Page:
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Encouraging effective research on Neglected and Underutilized Species.

Display Date: 1/17/14

There are thousands of species of plants that have been cultivated and harvested by humans throughout the history of agriculture but current production systems are dominated by a narrow selection of staple crops and commodities that have been the focus of research and development efforts since the Green Revolution. Increasingly, the potential for neglected and underutilized species (NUS) to improve livelihoods and resilience through diversification of production systems is recognized and researchers are being drawn to investigate these species for their potential in local and global markets.

Research on NUS can be challenging, however, as their value chains are often not well-established, requiring a holistic approach with multi-disciplinary and multi-stakeholder collaboration to improve their uptake. It is not clear if researchers are well supported in this type of work by their education, organizations and the policy environment, which tend to focus on the major crops and commodities. We invite researchers of NUS to join in a discussion on this topic.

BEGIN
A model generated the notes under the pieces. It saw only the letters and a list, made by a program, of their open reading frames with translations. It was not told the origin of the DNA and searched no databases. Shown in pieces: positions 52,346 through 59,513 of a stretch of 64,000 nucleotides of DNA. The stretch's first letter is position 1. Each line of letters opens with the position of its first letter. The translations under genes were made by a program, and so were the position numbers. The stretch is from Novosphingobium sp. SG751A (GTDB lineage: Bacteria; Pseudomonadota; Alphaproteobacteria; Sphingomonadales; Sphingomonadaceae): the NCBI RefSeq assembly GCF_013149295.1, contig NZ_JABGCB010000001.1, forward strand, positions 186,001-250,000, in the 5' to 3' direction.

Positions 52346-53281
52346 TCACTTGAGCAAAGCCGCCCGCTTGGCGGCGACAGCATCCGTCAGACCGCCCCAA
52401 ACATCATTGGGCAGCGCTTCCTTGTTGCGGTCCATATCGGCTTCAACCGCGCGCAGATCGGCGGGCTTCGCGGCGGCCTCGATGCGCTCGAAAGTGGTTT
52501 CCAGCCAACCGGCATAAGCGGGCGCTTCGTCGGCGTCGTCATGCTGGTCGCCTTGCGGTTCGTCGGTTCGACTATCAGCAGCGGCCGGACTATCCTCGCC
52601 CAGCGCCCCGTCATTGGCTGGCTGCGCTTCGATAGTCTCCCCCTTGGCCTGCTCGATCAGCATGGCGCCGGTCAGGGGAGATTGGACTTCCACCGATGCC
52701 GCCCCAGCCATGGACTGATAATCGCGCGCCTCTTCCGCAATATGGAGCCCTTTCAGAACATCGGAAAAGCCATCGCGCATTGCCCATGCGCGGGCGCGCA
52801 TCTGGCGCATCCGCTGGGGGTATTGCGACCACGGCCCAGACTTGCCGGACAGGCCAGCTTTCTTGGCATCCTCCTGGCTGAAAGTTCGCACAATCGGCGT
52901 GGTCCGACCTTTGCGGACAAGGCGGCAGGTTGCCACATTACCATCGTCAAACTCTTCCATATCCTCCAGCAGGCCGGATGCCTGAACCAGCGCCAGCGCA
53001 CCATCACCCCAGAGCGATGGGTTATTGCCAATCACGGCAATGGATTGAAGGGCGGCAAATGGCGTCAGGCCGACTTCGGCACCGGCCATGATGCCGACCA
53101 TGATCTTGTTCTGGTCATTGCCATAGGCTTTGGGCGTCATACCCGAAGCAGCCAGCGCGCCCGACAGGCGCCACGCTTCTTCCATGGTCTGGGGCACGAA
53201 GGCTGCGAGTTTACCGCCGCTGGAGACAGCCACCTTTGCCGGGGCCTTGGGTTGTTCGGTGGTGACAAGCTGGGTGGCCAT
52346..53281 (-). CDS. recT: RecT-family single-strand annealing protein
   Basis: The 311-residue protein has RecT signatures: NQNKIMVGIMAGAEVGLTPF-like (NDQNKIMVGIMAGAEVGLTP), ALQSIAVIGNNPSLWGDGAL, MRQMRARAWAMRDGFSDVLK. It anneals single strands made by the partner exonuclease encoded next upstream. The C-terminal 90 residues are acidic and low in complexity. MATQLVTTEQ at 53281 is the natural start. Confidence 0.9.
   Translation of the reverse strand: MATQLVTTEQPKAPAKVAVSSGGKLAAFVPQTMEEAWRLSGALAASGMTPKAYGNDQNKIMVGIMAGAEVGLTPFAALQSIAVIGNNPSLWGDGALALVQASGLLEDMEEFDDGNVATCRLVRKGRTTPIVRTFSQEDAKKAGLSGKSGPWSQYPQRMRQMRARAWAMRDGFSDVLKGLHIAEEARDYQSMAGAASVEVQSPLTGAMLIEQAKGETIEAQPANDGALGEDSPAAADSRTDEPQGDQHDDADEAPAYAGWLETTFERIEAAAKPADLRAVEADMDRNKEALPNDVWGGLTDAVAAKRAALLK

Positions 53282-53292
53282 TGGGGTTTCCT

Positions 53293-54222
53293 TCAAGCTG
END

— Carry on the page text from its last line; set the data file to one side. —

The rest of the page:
Do you feel university programs effectively prepare researchers to carry out NUS and if not, what needs to be improved?
Do you feel that the policy environment is favorable to the research and development of NUS value chains and what changes would be necessary to favor this work?
How does your opportunity for funding compare to colleagues studying the major crops and commodities?
What are the main opportunities and constraints in NUS research?


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